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Union survey finds nearly one-third of MN teachers want to quit

By Elizabeth Shockman

Minnesota educators are stressed, overwhelmed, and worried — and 29 percent of them are considering quitting their jobs.

That’s according to a survey recently published by Education Minnesota, the state’s largest teacher union.

Denise Specht, the president of Education Minnesota, said low educator morale is the result of a pandemic that has forced the majority of the state’s students out of full-time in-person learning and virtually all educators to change the way they teach.

“They’re especially worried about their mental health and the mental health of students,” said Denise Specht, president of Education Minnesota. “That’s all about teaching and learning in a pandemic.”

The survey was sent to over 60,000 Minnesota teachers in late September and early October. The results reflect responses from 9,700 educators who responded.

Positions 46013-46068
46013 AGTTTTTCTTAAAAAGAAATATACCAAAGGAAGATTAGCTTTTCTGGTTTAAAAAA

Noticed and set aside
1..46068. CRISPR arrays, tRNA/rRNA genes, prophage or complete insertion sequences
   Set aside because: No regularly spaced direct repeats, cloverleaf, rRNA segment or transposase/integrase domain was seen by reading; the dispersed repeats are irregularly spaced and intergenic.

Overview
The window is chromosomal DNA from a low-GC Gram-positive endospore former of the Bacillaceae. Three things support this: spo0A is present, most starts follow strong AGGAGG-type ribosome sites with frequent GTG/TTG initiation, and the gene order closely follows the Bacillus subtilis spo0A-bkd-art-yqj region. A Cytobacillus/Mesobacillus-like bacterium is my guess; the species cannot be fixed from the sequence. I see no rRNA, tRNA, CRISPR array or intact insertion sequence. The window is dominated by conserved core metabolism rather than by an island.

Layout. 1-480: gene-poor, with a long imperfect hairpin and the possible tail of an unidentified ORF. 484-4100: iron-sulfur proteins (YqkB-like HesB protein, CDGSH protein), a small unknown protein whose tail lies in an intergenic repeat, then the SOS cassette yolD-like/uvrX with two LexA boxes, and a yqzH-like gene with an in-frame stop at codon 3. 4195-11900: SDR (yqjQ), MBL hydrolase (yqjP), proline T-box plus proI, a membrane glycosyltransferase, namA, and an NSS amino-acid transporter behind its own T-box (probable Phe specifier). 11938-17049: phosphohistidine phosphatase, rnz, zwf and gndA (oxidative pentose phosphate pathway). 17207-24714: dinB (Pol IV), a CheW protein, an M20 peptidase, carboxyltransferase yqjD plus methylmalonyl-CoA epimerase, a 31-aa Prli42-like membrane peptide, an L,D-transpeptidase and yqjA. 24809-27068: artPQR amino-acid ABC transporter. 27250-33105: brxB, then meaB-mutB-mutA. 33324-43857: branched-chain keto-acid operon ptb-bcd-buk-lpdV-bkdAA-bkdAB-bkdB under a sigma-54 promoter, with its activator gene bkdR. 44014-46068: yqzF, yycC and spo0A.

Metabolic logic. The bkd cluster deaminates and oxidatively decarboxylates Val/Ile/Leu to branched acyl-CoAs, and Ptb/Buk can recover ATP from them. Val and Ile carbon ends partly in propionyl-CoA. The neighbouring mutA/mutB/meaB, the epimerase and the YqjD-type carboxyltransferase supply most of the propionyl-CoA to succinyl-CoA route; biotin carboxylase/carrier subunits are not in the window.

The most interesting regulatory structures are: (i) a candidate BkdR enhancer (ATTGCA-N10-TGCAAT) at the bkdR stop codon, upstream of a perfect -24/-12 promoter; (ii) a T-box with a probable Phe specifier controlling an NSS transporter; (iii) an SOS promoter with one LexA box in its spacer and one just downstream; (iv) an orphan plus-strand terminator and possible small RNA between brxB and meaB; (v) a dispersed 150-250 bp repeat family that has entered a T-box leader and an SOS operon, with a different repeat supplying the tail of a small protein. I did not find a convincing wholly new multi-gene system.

“To hear that educators are thinking about quitting mid-year is pretty unique. We don’t hear that, especially at this time of the year,” Specht said.

The most stressful learning model for teachers, according to survey results, is either hybrid or multimodal learning, which can involve preparing lesson plans for both distance and in-person learning scenarios.

“[School districts] are requiring the staff that they have to take on double time,” Specht said.
“We have some educators who are not only responsible for teaching students in person, they’re also responsible for teaching students at a distance. The ability to hire enough staff is really contributing to workload issues and burnout.”

Teachers who are working in distance-learning models or full-time in-person models reported feeling less stressed. However, those who are teaching in in-person scenarios said they felt less safe.

Applications for teacher retirement benefits are also up by 35 percent in August and September 2020 compared to the same period last year. That’s according to information provided to Education Minnesota by the Teachers Retirement Association of Minnesota.

“We already have a teacher shortage in Minnesota,” Specht said. “I just don’t know how we’ll continue operating in this way if we have a lot of educators deciding, ‘I’ve had enough.’”

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